Wilshaw Was Frustrated By News Black-Out

Four-Goal Blast Against Scots Went Largely Unreported

Dennis Wilshaw nets on his way to his famous four-goal rout of Scotland.

Steve Bull’s unforgettable debut goal for England at Hampden Park is captured amply in photographs, print and on film – and triggered Rob Bishop’s writing of the ‘Backstreet International’ book about him that was published in 1989-90.

Rather harder to find are cuttings celebrating the astonishing feat of another Wolves forward when Scotland headed south to face the Auld Enemy in a famous staging of the fixture that is revived at Wembley tomorrow night.

Dennis Wilshaw remains the only man to ever score four goals in a full England-Scotland international, his heroics coming in a 7-2 home victory in April, 1955, in which Nat Lofthouse (2) and Don Revie were also on target.

More than three minutes of decent footage of the game can be seen at http://www.youtube.com/watch?v=JUxdNLEpNQE but Dennis always regretted the fact that his scrapbooks lacked much printed record of his dream afternoon.

A month-long strike by maintenance workers, who were seeking a rise of just over £2 a week, saw to it that there were no national newspapers in England at the time except for The Guardian, which was printed in Manchester.

We are grateful to Steve Gordos for sending us the relevant page from the Glasgow Herald and for much of the background information here to what was truly a momentous occasion.

Wilshaw needed only 60 seconds to open the Wembley scoring and was responsible for all his side’s goals in the second half after they had pulled 4-1 clear at the interval. Tommy Docherty brilliantly struck one of the Scots’ consolation goals, although it was from a free-kick about 30 yards out and not from the 60-yard range to which the commentator excitedly referred!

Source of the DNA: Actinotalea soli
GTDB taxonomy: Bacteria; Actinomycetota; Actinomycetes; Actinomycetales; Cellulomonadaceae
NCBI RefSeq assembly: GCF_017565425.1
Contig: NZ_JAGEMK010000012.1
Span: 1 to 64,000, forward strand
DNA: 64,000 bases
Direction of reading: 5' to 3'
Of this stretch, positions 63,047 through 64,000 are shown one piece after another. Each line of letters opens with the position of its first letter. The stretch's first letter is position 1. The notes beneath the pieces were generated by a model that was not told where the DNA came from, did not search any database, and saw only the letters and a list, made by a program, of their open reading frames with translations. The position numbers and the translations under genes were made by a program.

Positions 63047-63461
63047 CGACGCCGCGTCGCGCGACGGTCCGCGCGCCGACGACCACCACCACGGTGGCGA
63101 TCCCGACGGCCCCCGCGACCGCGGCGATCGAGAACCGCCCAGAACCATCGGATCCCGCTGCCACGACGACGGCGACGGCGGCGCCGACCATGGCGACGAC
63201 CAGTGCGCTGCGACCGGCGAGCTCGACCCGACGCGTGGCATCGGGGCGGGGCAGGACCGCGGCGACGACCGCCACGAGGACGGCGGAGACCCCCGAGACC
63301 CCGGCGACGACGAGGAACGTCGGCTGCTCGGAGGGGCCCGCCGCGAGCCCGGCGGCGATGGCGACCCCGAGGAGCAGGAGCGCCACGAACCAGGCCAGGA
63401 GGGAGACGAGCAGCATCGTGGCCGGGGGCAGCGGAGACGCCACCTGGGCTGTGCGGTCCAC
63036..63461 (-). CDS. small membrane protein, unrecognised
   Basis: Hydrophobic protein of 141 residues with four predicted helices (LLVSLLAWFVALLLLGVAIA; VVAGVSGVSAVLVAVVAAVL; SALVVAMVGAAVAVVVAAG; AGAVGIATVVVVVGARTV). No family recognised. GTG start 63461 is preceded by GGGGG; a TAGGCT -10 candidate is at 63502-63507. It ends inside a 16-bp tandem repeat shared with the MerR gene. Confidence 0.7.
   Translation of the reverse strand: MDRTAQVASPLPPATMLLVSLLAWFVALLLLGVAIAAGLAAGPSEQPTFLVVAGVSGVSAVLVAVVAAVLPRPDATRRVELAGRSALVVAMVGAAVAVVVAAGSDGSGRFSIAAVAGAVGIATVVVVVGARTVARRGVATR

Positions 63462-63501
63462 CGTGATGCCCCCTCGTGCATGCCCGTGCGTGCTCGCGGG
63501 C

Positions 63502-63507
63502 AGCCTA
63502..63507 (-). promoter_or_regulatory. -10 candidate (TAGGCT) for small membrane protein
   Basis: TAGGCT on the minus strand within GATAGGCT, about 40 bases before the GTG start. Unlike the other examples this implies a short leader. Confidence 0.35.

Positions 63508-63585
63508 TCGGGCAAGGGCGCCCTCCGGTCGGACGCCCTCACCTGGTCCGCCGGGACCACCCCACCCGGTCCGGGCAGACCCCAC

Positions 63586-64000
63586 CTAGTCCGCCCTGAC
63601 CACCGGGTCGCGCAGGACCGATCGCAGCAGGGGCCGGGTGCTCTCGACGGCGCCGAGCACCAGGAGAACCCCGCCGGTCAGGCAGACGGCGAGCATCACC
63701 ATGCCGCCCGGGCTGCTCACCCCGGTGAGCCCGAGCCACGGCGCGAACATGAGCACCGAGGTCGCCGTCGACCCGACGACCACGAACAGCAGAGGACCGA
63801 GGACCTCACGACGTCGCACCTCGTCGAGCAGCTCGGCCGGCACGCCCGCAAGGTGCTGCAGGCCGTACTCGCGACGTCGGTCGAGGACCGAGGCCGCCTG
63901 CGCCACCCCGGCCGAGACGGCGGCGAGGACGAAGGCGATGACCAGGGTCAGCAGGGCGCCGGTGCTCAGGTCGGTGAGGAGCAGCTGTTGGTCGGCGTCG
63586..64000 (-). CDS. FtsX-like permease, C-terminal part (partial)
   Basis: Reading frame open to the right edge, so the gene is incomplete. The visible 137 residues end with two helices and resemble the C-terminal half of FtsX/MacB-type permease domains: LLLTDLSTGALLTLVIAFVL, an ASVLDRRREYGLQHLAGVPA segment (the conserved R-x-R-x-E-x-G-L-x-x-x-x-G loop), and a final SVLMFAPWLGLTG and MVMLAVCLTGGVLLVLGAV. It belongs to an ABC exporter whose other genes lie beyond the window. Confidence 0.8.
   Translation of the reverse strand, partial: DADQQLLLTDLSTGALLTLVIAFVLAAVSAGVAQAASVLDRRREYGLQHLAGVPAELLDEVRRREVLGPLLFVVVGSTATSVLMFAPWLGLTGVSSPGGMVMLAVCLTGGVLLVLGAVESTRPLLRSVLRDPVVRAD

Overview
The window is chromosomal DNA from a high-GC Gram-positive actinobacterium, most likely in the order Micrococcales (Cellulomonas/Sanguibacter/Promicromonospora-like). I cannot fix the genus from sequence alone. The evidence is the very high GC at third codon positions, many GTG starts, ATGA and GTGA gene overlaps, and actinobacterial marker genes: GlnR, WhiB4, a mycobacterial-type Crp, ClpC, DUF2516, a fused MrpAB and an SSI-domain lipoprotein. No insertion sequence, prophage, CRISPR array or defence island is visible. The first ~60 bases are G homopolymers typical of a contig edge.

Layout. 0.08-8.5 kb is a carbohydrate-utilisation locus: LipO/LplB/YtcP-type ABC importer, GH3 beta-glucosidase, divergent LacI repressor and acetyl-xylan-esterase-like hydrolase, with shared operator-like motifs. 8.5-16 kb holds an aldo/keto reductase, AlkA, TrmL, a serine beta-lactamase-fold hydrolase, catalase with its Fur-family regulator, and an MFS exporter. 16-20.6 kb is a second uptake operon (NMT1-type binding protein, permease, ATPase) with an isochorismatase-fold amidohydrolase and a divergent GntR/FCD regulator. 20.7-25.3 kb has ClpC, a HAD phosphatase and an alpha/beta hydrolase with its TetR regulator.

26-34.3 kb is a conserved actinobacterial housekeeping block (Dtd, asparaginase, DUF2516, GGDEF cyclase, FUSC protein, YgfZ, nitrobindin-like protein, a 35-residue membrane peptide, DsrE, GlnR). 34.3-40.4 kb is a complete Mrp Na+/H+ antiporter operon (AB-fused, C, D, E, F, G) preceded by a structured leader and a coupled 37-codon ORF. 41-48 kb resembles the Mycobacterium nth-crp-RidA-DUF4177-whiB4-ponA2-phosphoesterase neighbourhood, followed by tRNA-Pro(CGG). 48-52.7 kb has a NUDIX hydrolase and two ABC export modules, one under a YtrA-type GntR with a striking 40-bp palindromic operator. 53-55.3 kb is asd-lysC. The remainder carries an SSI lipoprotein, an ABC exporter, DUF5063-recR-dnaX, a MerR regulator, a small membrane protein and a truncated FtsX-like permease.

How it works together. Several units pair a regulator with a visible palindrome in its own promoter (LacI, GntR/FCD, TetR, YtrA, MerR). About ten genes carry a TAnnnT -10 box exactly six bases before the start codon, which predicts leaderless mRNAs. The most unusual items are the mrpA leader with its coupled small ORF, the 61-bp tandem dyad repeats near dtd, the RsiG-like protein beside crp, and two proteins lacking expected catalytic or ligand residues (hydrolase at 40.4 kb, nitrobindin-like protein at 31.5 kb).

Other big events the newspapers missed included the resignation of Sir Winston Churchill, the Budget and the announcement of a General Election. American papers such as the New York Times were flown in to help fill the gap but WH Smith station stalls reported a run on paperback novels and magazines.

The Express & Star was publishing as normal but treated the game in a low-key way as it was played on a Saturday as the League Championship battle between Wolves and Chelsea entered its final month.

And the backcloth to the international game puts into perspective the grumbles of Premier League managers who may be unhappy at losing players this week to friendlies for their countries.

On a day when Duncan Edwards made his England debut, Stan Cullis lost no fewer than three star men to what was then seen as a much bigger stage – Wilshaw, Bert Williams and Billy Wright, the latter captaining the team for the 50th time.

And there might well have been a fourth. The ‘England v Scotland’ book by Brian James reveals that Walter Winterbottom also rang Cullis for Bill Slater and was told: “Crikey, Walter. What are you trying to do to me? You’ve already got Williams, Wright and Wilshaw and I’ve got a League match to play.”

Ironically, the England manager subsequently called Wolves’ arch rivals Chelsea to request the services of Ken Armstrong at right-half and apparently had their manager Ted Drake in tears when he did so.

“With Frank Blunstone already out of their team to play for England, I knew I was asking a lot,” Winterbottom is quoted as saying. “But Ted didn’t want to rob Armstrong of a cap (it was his only cap as it happened, although he later emigrated to New Zealand and played 13 times for them), so he agreed.

How the heroics were covered north of the border......

“I must say that apart from England’s performance that Saturday, I was relieved to see that Chelsea won. I would have felt terrible had they lost because of what I had to do to them.”

Mmmm, no such sentiments were expressed to Wolves, who drew 1-1 at home to Preston on George Showell’s debut and fell four points short in their efforts to retain their title.

As for Dennis Wilshaw, he may have been short on keepsakes but at least he kept his shirt this time. When he scored twice against Wales on his debut, he was dropped for the next game. After slaying the Scots, he remained in the side for the away matches against France, Spain and Portugal that spring, although he didn’t score in any of them.

 

 

 

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